“Almost illegal even to teach traditional Christian teaching” in Victoria, Australia

25, November 2022

With only hours to go until the election of a new government in Victoria, Australia, a well-known journalist has branded the current leadership there “the most dedicated and consistent anti-Christian government in Australian history”.

Foreign Editor for The Australian, Greg Sheridan, claims that: “In legislation and abusive rhetoric, the Victorian government has acted to restrict Christians from teaching and living their beliefs.”

Are his remarks a last-minute attempt to garner votes for the opposition? Probably not, since the reporter has some harsh words for them too.

Conversion therapy ban

The most striking example of anti-Christian law-making in Victoria is its ‘conversion therapy’ ban. Those calling for a conversion therapy ban here say parliaments around the UK would do well to follow its example.

But Sheridan is clear that the law in Victoria is a mistake:

The Change or Suppression (Conversion) Practices Prohibition Bill makes it an offence not to affirm someone’s gay identity or desire to change their gender.

Making it illegal to ‘not affirm someone’s gender identity’ is straight out of the Stonewall playbook. It is an illiberal attempt to assert one ideological view over all others. Mere disagreement with what someone claims about their identity can lead to investigation.

It has left many parents frightened for their children’s welfare. Those who know their child’s struggles over their identity have underlying causes, such as autism, depression or trauma, are left with little freedom to seek support. Not automatically agreeing with their child’s declaration exposes them to the threat of heavy-handed state intervention.

The law in Victoria also commands parents to support their children receiving experimental puberty-blocking drugs. It is devastating for parents and worse still for the children who could find themselves medicalised for life.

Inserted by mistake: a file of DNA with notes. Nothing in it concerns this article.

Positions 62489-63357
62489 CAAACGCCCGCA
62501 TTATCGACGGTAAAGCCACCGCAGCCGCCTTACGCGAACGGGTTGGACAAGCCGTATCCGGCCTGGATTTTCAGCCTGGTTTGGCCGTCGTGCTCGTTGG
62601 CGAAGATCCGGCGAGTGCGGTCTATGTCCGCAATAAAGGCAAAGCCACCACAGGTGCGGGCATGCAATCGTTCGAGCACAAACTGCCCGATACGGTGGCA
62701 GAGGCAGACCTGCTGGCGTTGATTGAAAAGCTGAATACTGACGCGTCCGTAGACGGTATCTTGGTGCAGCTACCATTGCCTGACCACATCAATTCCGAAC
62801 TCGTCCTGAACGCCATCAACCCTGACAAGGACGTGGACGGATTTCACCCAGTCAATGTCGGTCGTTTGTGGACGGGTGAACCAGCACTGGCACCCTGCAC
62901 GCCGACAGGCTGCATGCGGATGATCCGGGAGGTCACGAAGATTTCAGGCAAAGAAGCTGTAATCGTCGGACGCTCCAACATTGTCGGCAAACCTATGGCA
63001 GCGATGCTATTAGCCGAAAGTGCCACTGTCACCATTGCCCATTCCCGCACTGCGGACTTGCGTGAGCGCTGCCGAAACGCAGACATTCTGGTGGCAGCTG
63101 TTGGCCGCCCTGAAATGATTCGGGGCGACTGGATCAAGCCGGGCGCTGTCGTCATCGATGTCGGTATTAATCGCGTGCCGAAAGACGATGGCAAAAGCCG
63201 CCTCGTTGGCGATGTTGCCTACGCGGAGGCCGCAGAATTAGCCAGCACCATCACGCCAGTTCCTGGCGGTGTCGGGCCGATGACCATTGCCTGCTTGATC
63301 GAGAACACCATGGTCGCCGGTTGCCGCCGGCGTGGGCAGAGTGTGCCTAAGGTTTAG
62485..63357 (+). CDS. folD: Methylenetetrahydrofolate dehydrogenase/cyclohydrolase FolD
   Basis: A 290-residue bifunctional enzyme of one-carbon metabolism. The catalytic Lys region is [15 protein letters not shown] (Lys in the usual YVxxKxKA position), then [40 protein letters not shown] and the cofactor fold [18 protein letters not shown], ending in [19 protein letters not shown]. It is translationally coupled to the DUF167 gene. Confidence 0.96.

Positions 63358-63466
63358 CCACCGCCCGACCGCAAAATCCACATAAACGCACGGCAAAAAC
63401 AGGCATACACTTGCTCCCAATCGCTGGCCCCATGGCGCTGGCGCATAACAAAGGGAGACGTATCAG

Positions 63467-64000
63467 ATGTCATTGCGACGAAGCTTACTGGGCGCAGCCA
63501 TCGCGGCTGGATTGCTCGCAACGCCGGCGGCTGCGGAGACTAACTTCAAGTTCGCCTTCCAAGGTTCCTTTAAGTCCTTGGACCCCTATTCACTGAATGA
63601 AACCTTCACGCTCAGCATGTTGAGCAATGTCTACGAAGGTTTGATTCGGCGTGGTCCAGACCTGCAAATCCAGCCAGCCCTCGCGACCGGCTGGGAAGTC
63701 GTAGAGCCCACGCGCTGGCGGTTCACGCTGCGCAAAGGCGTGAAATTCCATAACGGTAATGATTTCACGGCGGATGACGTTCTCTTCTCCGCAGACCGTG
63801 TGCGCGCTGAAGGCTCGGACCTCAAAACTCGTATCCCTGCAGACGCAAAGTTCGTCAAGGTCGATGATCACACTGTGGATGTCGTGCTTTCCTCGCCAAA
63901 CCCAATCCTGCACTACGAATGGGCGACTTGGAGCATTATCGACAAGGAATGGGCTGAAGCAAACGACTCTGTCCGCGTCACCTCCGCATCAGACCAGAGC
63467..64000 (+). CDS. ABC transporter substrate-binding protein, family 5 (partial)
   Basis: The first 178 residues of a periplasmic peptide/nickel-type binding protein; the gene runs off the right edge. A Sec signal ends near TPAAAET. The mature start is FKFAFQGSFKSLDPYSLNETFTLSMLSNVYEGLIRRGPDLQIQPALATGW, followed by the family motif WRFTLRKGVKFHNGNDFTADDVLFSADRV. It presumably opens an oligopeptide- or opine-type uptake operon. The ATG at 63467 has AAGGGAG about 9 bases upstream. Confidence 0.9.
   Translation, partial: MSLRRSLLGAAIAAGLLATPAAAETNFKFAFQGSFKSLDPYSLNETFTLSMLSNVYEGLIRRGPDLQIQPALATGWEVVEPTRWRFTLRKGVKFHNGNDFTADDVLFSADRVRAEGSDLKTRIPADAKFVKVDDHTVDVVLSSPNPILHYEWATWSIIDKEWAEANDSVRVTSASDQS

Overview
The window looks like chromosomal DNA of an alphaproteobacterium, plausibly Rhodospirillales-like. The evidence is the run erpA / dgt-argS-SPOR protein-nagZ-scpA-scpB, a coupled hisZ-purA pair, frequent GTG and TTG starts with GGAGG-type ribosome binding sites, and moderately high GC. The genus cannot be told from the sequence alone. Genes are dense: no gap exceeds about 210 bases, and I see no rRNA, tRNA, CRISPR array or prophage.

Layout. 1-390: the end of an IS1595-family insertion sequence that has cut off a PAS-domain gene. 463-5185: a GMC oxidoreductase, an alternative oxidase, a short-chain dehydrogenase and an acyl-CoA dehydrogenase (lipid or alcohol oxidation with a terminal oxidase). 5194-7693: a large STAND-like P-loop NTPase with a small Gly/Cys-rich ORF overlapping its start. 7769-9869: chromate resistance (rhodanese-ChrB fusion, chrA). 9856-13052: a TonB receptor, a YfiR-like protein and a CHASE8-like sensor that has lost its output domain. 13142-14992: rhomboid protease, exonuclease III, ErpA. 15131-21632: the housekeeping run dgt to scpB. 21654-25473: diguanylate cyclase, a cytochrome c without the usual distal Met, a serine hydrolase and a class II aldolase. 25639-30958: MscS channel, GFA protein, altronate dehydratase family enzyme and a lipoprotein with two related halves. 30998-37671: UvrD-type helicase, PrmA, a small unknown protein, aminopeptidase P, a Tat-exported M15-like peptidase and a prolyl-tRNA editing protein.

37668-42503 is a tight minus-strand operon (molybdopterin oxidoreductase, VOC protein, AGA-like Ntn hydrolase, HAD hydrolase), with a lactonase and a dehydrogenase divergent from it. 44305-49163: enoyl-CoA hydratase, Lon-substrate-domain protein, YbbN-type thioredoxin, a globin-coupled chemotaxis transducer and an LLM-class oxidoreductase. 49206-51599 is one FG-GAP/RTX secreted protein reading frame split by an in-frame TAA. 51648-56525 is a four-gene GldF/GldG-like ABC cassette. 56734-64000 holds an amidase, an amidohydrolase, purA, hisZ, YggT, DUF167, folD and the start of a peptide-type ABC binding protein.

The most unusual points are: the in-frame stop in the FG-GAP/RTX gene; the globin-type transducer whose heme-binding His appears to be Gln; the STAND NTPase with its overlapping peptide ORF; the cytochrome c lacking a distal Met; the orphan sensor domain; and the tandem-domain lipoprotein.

Christian teaching

Sheridan is clear that his disdain for the ban is not because he supports the horrific practices of the past:

“No Christian that I know of anywhere defends former barbaric practices of gay conversion therapy, but in outlawing a practice no one undertakes, the law has intentionally overshot to make it almost illegal even to teach traditional Christian teaching.”

Guidance from the Equalities watchdog in Victoria is clear that encouraging celibacy or teaching that homosexual practice is sinful, is part of ‘conversion therapy’. It wants to re-educate church ministers, seemingly forcing the acceptance of LGBT ideology on churches.

Calling people to repentance, asking people to live holy lives, and inviting them to see their identity in biblical terms, becomes fraught when those who claim to be LGBT can make the accusation that those actions constitute attempts to ‘change’ or ‘suppress’ them, contrary to the wording of the ban. Even where a person asks for help, if they later change their mind Christians are vulnerable to spurious accusations. 

Sheridan is clear about the result of laws such as these. They limit Christian freedoms, outlawing the ordinary work of churches in certain circumstances:

“It’s not quite a crime to be a traditional Christian in Victoria but it’s not quite legal in lots of contexts either.”

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